Get Out of Your Groove to Improve Their Business
Financial advisors and consultants in professional services love to sell. And they do it with gusto, passing out brochures, clicking through PowerPoint presentations, launching email campaigns, and persuading prospects to believe in their value and their capabilities.
But in this flurry of activity, they’re answering the wrong questions: Why us? Why choose us? Why work with us? These big-yawner questions wear out prospects, already pitch-tired from everyone who came before.
Don’t Waste Time
Successful advisors get the fact that prospects find out what they need about you and your competitors—online, in a matter of minutes. Don’t drag prospects through a one-dimensional meeting about you and your capabilities, forcing them to watch and listen to the numbing click-click-click of your PowerPoint. Would you want your limited time wasted?
Research shows that prospects don’t decide on advisor products, services or differentiators. These exist as only as tools. Besides, most prospects really don’t care about buying your product or service; they care only about the results those products or services bring to their situation. In short, financial advisors and professional consultants must focus on helping clients improve their business.
I know this declaration sounds obvious, but after 30 years on the playing field, I’ve seen more misdirected sales presentations destroy deals.
Successful advisors take responsibility to create value with every client interaction. They walk the talk. They help prospects with current business issues. They do in-depth research and share what they’ve learned. They question status quo. They explore ideas and concepts often hidden from prospect view. They package and uwrap, with meticulous attention to detail, their exclusive brand of knowledge on how to solve the key issue and, in doing so, improve their prospect’s business.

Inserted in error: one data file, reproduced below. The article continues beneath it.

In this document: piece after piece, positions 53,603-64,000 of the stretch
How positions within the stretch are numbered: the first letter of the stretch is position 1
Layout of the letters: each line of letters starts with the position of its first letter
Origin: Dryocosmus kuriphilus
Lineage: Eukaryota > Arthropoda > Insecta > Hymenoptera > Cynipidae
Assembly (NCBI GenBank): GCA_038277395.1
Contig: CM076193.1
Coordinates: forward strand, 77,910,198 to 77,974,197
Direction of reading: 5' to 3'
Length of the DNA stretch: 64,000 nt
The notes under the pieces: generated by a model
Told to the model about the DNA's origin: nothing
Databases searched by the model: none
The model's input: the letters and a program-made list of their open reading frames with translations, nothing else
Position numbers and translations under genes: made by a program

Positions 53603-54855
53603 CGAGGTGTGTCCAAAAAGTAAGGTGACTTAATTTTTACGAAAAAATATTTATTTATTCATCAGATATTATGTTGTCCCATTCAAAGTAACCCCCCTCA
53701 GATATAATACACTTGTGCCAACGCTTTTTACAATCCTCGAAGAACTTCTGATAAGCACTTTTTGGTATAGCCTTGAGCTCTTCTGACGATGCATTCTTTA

Granted prospects select you based on your knowledge and expertise, but knowledge today falls into the commodity category. Think of all the crowded niches competing for prospect attention: Retirement planning, financial planning, wealth management, estate planning, practice management, fiduciary compliance, insurance services, accounting services, investment advisory, to name a few.
Google the terms financial advisor, law firms, accounting firms, tax advisor, estate planner, retirement specialist, and you’ll see what I mean. For the most part, everyone looks the same. And we all know perception transcends reality.
Stand Up, Stand Out
I’ll share two examples where two firms moved permanently into the exclusive club of trusted advisor.
One of my clients provides broker-dealer services to investment bankers involved in the merger and acquisition business. Typically, his broker-dealer compliance services fit the commodity definition; brokers usually select these services based on cost. But not so with my client.
My client regularly helps his clients grow revenues and profitability. Consider his differentiators:
- Developed a web-based posting board for his clients to share deals with. If they have a client who needs money, wants to buy or sell, they can solicit help from fellow bankers. Many times they partner on the deal.
- Created a customized service so clients can get access to hard-to-find, costly resources, especially for smaller firms, valuable resources to business valuation firms, legal and accounting services, and transaction documentation services. One of his resources is a China-based investment fund with keen interest to invest in U.S. companies.
- Provides access to strategic planning, marketing services, and other advisors to help clients grow their business.
- Holds an annual gathering in the pastoral wine country, where clients enjoy opportunities to present, network and learn from other business leaders.
You might say, simple enough, yet these services aren’t found in most broker-dealers. Because my client freely gives his industry knowledge, experience and contacts to his client relationship, he stands out from the crowd.
Let me share another example. A title insurance broker provides a welcomed service to her clients, real estate brokers. She runs a call center to solicit home listings in their community. The only way a real estate broker grows is by selling more houses; her valuable service goes far beyond the norm and boosts her clients’ revenue and profitability.
What services can you bring to help your clients grow their business?
How can you wrap your products and services into an irresistible bundle of total value-added service?
Take a few hours each week for creative think-time. Keep a notepad near your computer, in the car. Every time you get a piece of client feedback, jot it down or record to your smartphone. Listen and learn. The green shoots of profitable ideas will begin to pop up in the most unlikely places. And your clients will celebrate you with acres of trust.
See you on the upside,